21. Chan K.H., Lin K.Z. and Mo P.L.L. (2010), Will a departure from tax-based accounting encourage tax noncompliance? Archival evidence from a transition economy, Journal of Accounting and Economics, 50(1), pp. 58-73,
  22. Chan K.H., Lin K.Z. and Tang F. (2013), The Effects of Book-Tax Conformity, Financial Reporting Incentives, and Firm Size. Journal of International Accounting Research, 12(2), pp. 1-25,
  23. Chen S., Chen X., Cheng Q. and Shevlin T. (2010), Are family firms more tax aggressive than non-family firms?. Journal of Financial Economics, 95, pp. 41-61.
  24. Chen E., Gavious I. and Yosef R. (2013), The relationship between the management of book income and taxable income under a moderate level of book-tax conformity, Journal of Accounting, Auditing and Finance, 28(4), pp. 323-347, DOI: 10.1177/0148558X13505591
  25. Chen F., Hope O.K., Li Q. and Wang X. (2011), Financial reporting quality and investment efficiency of private firms in emerging markets, The Accounting Review, 86(4), pp. 1255-1288,
  26. Choi W.W., Gramlich J.D. and Thomas J.K. (2001), Potential Errors in Detecting Earnings Management: Reexamining Studies Investigating the AMT of 1986, Contemporary Accounting Research, 18, pp. 571-613, DOI: 10.1506/16L8-JT2V-RUTP-MBPE
  27. Christiansen M. (1996), The relationship between accounting and taxation in Denmark, European Accounting Review, 5(sup1), pp. 815-833,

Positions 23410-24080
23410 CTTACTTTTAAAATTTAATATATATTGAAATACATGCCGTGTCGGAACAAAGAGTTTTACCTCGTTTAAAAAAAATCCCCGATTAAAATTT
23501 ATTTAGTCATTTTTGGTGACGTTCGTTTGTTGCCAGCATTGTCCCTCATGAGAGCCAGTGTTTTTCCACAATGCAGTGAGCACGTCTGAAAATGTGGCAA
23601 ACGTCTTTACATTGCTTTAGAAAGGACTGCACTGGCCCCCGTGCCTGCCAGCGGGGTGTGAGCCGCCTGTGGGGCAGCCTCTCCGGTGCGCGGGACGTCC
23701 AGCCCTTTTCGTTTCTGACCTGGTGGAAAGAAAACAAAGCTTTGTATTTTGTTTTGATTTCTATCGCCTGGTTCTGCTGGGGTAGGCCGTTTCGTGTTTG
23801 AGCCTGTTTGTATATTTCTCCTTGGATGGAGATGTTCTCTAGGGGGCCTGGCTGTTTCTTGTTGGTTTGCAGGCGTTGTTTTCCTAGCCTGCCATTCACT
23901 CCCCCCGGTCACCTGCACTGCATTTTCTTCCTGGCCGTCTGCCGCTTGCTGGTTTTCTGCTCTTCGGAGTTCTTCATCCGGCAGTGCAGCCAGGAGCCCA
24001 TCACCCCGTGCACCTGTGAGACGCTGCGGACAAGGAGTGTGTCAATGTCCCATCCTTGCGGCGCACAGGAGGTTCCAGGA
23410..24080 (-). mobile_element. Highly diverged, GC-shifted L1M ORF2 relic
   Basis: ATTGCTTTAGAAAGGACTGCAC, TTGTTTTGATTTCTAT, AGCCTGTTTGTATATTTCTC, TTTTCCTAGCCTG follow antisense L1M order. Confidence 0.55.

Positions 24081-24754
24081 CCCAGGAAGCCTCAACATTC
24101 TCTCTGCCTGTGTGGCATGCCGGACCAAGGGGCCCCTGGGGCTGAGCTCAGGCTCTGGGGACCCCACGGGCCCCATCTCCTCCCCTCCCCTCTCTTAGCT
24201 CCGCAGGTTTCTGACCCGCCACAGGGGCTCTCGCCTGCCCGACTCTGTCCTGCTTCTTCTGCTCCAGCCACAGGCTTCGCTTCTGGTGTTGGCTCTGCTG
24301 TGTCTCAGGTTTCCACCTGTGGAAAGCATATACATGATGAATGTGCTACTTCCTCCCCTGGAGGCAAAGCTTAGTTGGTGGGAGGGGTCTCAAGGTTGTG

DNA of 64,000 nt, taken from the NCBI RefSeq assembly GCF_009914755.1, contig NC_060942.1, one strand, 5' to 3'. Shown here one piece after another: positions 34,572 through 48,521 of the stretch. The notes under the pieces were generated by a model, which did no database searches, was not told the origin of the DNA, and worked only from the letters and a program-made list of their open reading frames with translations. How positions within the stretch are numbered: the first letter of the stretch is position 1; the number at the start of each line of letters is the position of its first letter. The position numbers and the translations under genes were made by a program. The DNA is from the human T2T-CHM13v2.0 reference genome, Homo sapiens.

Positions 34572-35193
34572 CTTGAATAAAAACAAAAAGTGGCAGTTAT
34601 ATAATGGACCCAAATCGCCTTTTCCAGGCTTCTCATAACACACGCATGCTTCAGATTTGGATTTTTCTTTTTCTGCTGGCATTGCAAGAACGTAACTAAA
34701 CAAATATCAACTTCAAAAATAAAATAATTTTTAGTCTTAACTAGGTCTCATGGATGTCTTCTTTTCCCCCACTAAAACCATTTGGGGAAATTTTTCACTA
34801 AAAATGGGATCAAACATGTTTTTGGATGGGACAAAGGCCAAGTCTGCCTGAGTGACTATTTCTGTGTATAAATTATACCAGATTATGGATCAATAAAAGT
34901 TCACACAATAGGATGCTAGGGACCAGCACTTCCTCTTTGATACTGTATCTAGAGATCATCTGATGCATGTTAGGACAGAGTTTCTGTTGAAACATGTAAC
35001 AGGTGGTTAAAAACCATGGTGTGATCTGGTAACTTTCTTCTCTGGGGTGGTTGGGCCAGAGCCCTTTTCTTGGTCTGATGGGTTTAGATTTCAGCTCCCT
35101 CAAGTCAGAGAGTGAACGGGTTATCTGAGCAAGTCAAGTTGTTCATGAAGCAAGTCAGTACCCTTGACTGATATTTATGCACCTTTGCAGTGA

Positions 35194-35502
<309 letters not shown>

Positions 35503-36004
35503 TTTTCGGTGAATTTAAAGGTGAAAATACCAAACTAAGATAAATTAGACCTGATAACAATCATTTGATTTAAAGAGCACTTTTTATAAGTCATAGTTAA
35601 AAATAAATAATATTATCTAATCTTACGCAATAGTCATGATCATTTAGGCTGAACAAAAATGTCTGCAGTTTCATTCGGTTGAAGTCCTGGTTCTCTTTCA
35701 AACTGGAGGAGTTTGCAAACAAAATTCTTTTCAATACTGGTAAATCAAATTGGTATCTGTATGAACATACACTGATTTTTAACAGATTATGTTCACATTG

28. Coopers and Lybrand (1993), International Accounting Summaries: A Guide for Interpretation and Comparison, 2nd Edition. (New York: Wiley).
  29. Coppens L. and Peek E. (2005), An analysis of earnings management by European private firms. Journal of International Accounting, Auditing and Taxation, 14(1), pp. 1-17,
  30. De Simone L. (2016), Does a common set of accounting standards affect tax-motivated income shifting for multinational firms?, Journal of Accounting and Economics, 61(1), pp. 145-165,
  31. Dechow P., Ge W. and Schrand C. (2010), Understanding Earnings Quality: A Review of the Proxies, Their Determinants and Their Consequences, Journal of Accounting and Economics, 50(2-3), pp. 344-401,
  32. Devereux M.P., Li L. and Simon L. (2014), The Elasticity of Corporate Taxable Income: New Evidence from UK Tax Records, American Economic Journal: Economic Policy, 6(2), pp. 19-53,
  33. Dhaliwal D. and Wang S. (1992), The Effect of Book Income Adjustment in the 1986 Alternative Minimum Tax on Corporate Financial Reporting, Journal of Accounting and Economics, 15(1), pp. 7-26,
  34. Dharmapala D. (2020), The Tax Elasticity of Financial Statement Income: Implications for Current Reform Proposals, National Tax Journal, 73(4), pp. 1047-1064,
  35. Desai M. (2005), The degradation of reported corporate profits, The Journal of Economic Perspectives, 19, pp. 171-193, DOI: 10.1257/089533005775196705
  36. Desai M. and Dharmapala D. (2006), Corporate tax avoidance and high-powered incentives, Journal of Financial Economics, 79, pp. 145-179,